Coping after adult son commits serious crime
Time is an amazing thing. In your case lay low, shop at the next town and over time people will see logic and say to each other "but they weren't to blame".
The other thing to remember is - you are not responsible for anything out of your control.
To care for yourself is very important at this time. Visiting your GP for a talk is wise now.
I would advise you not to uproot your family from town. Time will heal much of the adversity.
I am sorry for what you're going through.
Your son's actions are 100% on him.
There are helplines you can call 24/7.
My go to helpline for this type of thing is 1800RESPECT.
Available 24/7 all year long.
Please reach out for support outside your town.
This helpline is a confidential service that can link you with other services for everything you and your daughter in law and children are going through.
Are you able to communicate with her still?
Maintaining your relationships with her and your grandchildren is of paramount importance as you'll all be grieving similar things.
She can also call this helpline.
Please reach out here in this safe and supportive space.
I'm really glad you joined BB.
Hello K100, I agree with Tony and EM if you are able to shop in the next town would certainly be a better choice than shopping where you live and change the hours you normally leave the house.
You are not responsible for anything out of your control, as Tony has said, and you certainly had no idea this would ever happen and as he's not been there with you for 16 years it's not reasonable for the town to chastise you.
You may feel more comfortable using the phone for help as EM has suggested.
I am truly sorry for the position you're in and hope that we can hear back from you.
I really feel for you, it must be so devastating to not only come to terms with what your son has done but then to have to deal with the aftermath in the relatively small community also. Families of the victim always get such sympathy for the understanding that the crime has had on them as well, but there still remains little understanding/ consideration for the families of people who commit the crime sadly. I think the reason is that people assume that perpetrators come from an environment where crime is allowed or encouraged, rather than seeing it as a “it could happen to me” type situation. The way I see it is you have a couple of options, 1) go about your business as you would normally 2) go away for a period of time until things settle down and something new takes their attention, or go out less and have groceries delivered etc where possible to minimize encounters or 3) address it head on. I wouldn’t usually go for this type of method as I’m fairly non-confrontational by nature but if someone yells abuse at you, I feel like a simple “you think we’re not devastated by this?” has a way of showing a human face to this, that you don’t condone the behavior thereby knocking the wind out of their sails. I’m sorry, there’s no manual for this and emotions run high over this type of thing but public outrage will die down. I suppose you just have to consider which way you think is best until it does. On a personal note, I’m so sorry that this has happened, sending you a big virtual hug. It’s awful when the people we love let us down, but we’re all human and we all make mistakes.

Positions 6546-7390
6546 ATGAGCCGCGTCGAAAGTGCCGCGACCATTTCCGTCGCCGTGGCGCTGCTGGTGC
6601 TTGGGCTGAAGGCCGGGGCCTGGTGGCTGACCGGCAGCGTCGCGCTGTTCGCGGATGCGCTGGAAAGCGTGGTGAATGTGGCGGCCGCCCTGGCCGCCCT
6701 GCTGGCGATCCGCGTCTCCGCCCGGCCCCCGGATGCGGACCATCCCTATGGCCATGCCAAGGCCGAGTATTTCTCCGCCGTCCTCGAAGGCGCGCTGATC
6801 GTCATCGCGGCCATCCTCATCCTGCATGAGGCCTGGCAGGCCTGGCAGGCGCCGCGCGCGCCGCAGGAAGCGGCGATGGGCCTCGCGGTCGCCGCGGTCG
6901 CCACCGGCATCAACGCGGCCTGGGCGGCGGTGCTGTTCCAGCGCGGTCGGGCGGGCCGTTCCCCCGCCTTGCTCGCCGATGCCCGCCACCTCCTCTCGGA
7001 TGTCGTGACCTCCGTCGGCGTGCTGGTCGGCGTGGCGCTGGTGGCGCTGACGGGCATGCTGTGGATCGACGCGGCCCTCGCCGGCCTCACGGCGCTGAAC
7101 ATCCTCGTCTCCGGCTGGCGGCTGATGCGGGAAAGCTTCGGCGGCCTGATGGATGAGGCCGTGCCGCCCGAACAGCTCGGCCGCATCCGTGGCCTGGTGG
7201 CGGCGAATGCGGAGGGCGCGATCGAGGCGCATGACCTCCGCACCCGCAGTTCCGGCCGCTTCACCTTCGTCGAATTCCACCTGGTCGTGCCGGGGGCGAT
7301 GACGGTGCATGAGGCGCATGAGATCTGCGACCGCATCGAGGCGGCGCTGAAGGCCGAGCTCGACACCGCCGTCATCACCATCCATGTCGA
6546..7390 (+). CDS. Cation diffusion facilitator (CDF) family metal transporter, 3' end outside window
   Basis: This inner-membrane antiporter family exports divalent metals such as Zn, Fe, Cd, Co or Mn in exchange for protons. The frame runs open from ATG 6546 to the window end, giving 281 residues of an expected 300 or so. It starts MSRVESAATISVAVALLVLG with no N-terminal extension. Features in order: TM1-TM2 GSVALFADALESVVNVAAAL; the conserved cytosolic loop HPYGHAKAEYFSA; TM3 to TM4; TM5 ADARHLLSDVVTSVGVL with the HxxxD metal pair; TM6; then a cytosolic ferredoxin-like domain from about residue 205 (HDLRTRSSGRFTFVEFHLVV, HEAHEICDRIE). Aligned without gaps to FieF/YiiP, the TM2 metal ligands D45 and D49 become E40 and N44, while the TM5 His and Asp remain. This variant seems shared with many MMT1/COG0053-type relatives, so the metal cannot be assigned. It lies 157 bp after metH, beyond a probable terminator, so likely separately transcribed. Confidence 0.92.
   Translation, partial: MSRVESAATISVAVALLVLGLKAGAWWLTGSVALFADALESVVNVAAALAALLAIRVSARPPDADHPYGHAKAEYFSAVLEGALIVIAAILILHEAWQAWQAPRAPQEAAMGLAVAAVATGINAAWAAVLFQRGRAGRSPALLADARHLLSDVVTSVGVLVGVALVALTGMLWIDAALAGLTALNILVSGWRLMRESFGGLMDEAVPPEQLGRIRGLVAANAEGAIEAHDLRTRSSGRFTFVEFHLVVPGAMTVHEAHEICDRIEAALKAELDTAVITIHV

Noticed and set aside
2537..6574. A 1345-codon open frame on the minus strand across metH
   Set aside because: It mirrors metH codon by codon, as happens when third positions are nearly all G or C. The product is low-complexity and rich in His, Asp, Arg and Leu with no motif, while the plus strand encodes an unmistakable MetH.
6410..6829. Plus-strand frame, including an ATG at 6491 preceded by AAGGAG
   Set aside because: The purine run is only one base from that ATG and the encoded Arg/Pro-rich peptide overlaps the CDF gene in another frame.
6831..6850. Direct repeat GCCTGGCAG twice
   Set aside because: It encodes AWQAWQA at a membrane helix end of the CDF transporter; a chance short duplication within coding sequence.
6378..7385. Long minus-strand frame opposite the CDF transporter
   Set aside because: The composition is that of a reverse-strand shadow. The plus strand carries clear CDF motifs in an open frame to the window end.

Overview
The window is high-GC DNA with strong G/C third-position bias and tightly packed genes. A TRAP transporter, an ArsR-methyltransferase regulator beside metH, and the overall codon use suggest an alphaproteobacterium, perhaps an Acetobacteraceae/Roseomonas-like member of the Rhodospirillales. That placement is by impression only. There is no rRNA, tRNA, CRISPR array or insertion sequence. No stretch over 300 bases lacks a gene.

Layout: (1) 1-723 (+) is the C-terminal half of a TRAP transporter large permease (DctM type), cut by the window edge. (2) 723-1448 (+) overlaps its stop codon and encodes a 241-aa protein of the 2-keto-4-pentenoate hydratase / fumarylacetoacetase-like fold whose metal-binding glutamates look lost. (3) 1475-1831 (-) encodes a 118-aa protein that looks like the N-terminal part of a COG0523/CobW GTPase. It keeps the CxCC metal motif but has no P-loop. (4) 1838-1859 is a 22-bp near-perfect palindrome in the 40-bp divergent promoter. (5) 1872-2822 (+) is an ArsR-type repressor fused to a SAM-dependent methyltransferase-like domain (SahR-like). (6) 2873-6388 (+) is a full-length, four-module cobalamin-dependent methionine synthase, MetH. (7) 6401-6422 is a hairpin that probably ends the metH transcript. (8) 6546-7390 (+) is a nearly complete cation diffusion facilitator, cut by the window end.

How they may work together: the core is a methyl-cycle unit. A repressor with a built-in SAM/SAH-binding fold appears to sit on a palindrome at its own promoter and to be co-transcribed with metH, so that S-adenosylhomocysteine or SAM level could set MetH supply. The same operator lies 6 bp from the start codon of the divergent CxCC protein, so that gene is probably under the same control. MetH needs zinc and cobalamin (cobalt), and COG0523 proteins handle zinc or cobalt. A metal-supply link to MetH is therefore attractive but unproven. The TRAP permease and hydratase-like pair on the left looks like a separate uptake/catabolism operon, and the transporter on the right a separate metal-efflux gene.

Dear Juliet. Thankyou so much for your reply. It has helped me put things in perspective a little. I will “go to ground” for a while until things have settled. My son had a very happy normal childhood with us and was a beautiful, kind and loving boy. I cant understand why he has done what he did or why he changed but there was never anything in his childhood that would explain his actions. He had a strong family and extended family background, no financial shortage and he was very well loved by all with absolutely no form of abuse or mistreatment in any way. I have tried to stop blaming myself for his actions because I know he made his own choices. Though nothing will be the same for him or for us now and our relationship (which was close) is shattered. I feel so badly for his victims and I am ashamed that a child of mine could do those things. But thankyou again for your support, it is very much appreciated and has given me some hope.
Thankyou Geoff for your advice. The responses I have received have all had similar suggestions which make sense. I will avoid distressing situations and confrontations by shopping elsewhere and waiting it out until things settle down. It is disappointing that we are treated as we have been because my husband and I have been decent and hard working citizens our whole lives with no criminal history ourselves. But time will improve thing hopefully
thanks again, K
It is my pleasure and I’m glad it helped put things in a bit more perspective for you. I completely understand, my cousin grew up in a loving family with a close relationship with his sister and has a great loving family but has committed some serious drug crimes and more recently domestic violence charges. They are understandably devastated and wonder where they went wrong. But the reality is that children grow up and ultimately make their own decisions as adults. You can show them the way but the choices that they make are ultimately theirs and so they have to live with the consequences. I’m glad to hear that you are trying not to blame yourself. I can tell from your posts and your words that you are a loving mother and a caring person and this isn’t your action to bear. I know that your relationship with your son may feel shattered now but hopefully one day it can mend and you can all heal from this. People make mistakes in life, sometimes serious ones, but I like to think that people can learn from them and seek forgiveness.